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Roseberry Topping

Roseberry Topping

Roseberry Topping

Page Type: Mountain/Rock

Location: North Yorkshire, England, Europe

Object Title: Roseberry Topping

Elevation: 1049 ft / 320 m


Page By: Paul R

Created/Edited: Jan 2, 2003 / Jan 19, 2005

Object ID: 151414

Hits: 10995 

Page Score: 78.05%  - 9 Votes 

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Roseberry Topping is described as a mountain on early maps. Standing no higher than 320m it offers fantastic panoramic views of the North Yorkshire Moors and the Cleveland Hills. Roseberry Topping can be identified even by the most novice hill-goer by striking features that can be seen from distances of up to 20 miles away on the horizon.

During the industrial revolution Roseberry Topping was mined for it’s ironstone and jet and during the night in the year of 1912 the west face collapsed, creating the distinctive features we see today. History surrounds Roseberry Topping as can be seen by looking southeast from the summit towards Easby Moor. Here in 1827 a monument was erected in honour of the great explorer Captain James Cook (1728-79). Captain Cook was born in Marton, Middlesbrough – just 4 miles away and was educated in a village called Great Ayton at the foot of Easby Moor. A pleasant walk can be achieved from Roseberry Topping to Easby Moor taking in the array of flora and fauna that meets the eye.

Every year Roseberry Topping is climbed by many, families and dedicated walkers alike. For most it is a hilltop climbed as a one-off, to enjoy the rewarding views from the summit and to be able to say at the end of the day “Today I climbed Roseberry Topping”. For many local walkers it has a special place in their heart, as the challenge of Roseberry Topping was their first outing as a child that inspired them to take up walking in later years. Even after aspiring to great mountains around the world, Roseberry Topping remains number 1 for many.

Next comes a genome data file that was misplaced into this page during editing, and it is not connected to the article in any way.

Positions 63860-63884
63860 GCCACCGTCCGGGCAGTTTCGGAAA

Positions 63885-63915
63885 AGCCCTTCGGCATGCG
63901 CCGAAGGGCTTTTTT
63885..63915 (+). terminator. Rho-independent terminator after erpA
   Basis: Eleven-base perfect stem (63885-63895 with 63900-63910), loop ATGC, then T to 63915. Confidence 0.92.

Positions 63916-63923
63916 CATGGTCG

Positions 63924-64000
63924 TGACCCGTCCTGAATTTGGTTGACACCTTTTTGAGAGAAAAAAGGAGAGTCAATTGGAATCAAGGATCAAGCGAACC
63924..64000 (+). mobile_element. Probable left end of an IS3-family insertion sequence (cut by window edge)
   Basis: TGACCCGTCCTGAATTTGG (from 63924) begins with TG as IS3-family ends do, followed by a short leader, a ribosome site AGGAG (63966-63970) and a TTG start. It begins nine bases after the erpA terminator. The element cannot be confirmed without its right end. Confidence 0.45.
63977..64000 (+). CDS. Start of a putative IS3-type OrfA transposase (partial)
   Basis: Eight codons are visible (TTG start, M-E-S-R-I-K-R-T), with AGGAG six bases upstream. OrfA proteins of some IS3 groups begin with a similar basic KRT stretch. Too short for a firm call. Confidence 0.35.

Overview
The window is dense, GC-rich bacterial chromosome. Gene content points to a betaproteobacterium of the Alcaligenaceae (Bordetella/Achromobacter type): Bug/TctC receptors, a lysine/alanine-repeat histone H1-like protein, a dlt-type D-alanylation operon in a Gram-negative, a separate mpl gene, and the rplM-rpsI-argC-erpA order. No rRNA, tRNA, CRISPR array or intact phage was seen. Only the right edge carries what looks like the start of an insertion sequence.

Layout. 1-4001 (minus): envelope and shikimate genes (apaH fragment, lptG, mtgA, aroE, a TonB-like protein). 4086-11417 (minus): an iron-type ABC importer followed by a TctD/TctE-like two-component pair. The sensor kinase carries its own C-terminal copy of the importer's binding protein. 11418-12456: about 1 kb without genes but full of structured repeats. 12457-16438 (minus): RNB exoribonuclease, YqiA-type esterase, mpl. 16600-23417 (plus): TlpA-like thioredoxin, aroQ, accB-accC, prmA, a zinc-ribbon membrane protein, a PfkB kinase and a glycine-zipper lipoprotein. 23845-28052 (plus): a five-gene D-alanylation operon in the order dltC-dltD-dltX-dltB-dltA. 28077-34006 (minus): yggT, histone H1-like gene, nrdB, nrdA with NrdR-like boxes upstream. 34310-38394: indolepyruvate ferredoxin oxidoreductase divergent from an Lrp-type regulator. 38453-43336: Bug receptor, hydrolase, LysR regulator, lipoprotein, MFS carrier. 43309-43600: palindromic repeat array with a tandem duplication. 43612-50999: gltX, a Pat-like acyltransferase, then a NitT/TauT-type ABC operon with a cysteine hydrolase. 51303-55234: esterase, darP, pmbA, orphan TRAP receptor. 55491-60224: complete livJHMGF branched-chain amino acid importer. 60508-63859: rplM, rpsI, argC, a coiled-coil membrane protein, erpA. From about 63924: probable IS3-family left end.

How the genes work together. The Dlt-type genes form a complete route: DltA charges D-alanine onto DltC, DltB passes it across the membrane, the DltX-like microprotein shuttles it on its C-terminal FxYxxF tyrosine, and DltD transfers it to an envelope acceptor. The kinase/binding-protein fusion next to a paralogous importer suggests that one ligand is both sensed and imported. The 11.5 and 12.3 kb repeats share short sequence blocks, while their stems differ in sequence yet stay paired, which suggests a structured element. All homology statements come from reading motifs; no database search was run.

Getting There

The National Trust owns Roseberry Topping and car parking is currently available at the foot of the hill. To reach the car park from afar, follow the A19 to the Stokesley (A174) turnoff. Follow the A174 for approximately 5 miles. Arriving at a roundabout take the 3rd exit to Great Ayton. Pass through Great Ayton, along side the river and over a narrow bridge. Continue to the next roundabout and take the 1st exit towards Pinchinthorpe. Parking for Roseberry Topping is on the right approximately 2 miles ahead.

Access to Roseberry Topping is gained by a cart track leading to a small wooded area. Enter the woods and turn left. At the end of the woods turn right and continue upwards. The paths are easy and enjoyable to follow.

Red Tape

No permits required. No use fees / summit fees. No seasonal closures.
No parking pass currently required.

Wildlife / conservation rules: Usual country code.

When To Climb

Any time of year highly recommended summer or winter being the best as spring and autumn can be a bit muddy.

Personal favourite: During the night / full moon with snow cover - fantastic.


No huts or fees. Plenty of camping / camping barns / bed and breakfasts available

Mountain Conditions

No adverse conditions due to location and altitude so websites / phone numbers not required. No webcams.

Additions and Corrections

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Viewing: 1-1 of 1    
PetrosTrail 100


Hasn't voted

This hill is listed as one of Trail Magazine's best 100 hills in the UK (admittedly number 100!).
Posted Apr 6, 2010 3:08 pm

Viewing: 1-1 of 1    


On a cracking autumn evening....Roseberry Topping in winterMe,  with a beautiful summer evening sight behind meHalf way up and the Steep bit over withThe green and pleasant land...Almost there. Oct 05.My dad surrounded by a beautiful Summer evening.
On the summit in the wind....With sunset approaching and...